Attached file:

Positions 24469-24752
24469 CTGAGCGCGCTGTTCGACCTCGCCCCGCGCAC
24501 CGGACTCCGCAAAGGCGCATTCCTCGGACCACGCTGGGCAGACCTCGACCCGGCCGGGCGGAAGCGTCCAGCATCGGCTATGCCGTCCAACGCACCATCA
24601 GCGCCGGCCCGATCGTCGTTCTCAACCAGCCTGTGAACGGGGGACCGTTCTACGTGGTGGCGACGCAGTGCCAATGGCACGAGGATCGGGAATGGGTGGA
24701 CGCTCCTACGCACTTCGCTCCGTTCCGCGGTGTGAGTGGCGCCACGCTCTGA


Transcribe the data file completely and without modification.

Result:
Positions 24469-24752
24469 CTGAGCGCGCTGTTCGACCTCGCCCCGCGCAC
24501 CGGACTCCGCAAAGGCGCATTCCTCGGACCACGCTGGGCAGACCTCGACCCGGCCGGGCGGAAGCGTCCAGCATCGGCTATGCCGTCCAACGCACCATCA
24601 GCGCCGGCCCGATCGTCGTTCTCAACCAGCCTGTGAACGGGGGACCGTTCTACGTGGTGGCGACGCAGTGCCAATGGCACGAGGATCGGGAATGGGTGGA
24701 CGCTCCTACGCACTTCGCTCCGTTCCGCGGTGTGAGTGGCGCCACGCTCTGA